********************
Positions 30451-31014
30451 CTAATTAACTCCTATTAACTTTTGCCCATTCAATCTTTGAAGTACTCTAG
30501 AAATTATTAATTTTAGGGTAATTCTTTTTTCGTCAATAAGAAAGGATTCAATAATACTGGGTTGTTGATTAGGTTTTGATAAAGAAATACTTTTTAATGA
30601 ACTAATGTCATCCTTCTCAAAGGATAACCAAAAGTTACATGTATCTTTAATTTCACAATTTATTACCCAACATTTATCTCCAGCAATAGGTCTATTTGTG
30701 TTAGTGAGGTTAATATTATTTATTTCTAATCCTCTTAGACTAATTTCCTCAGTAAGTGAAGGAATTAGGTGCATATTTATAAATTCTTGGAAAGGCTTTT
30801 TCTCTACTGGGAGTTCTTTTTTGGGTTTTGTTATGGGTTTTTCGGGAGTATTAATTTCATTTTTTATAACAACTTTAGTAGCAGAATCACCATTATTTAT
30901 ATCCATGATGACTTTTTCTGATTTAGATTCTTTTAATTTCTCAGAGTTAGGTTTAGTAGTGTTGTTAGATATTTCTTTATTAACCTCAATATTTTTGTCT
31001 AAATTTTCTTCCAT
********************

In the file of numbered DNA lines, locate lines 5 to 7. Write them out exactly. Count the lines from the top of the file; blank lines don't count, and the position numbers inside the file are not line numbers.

30701 TTAGTGAGGTTAATATTATTTATTTCTAATCCTCTTAGACTAATTTCCTCAGTAAGTGAAGGAATTAGGTGCATATTTATAAATTCTTGGAAAGGCTTTT
30801 TCTCTACTGGGAGTTCTTTTTTGGGTTTTGTTATGGGTTTTTCGGGAGTATTAATTTCATTTTTTATAACAACTTTAGTAGCAGAATCACCATTATTTAT
30901 ATCCATGATGACTTTTTCTGATTTAGATTCTTTTAATTTCTCAGAGTTAGGTTTAGTAGTGTTGTTAGATATTTCTTTATTAACCTCAATATTTTTGTCT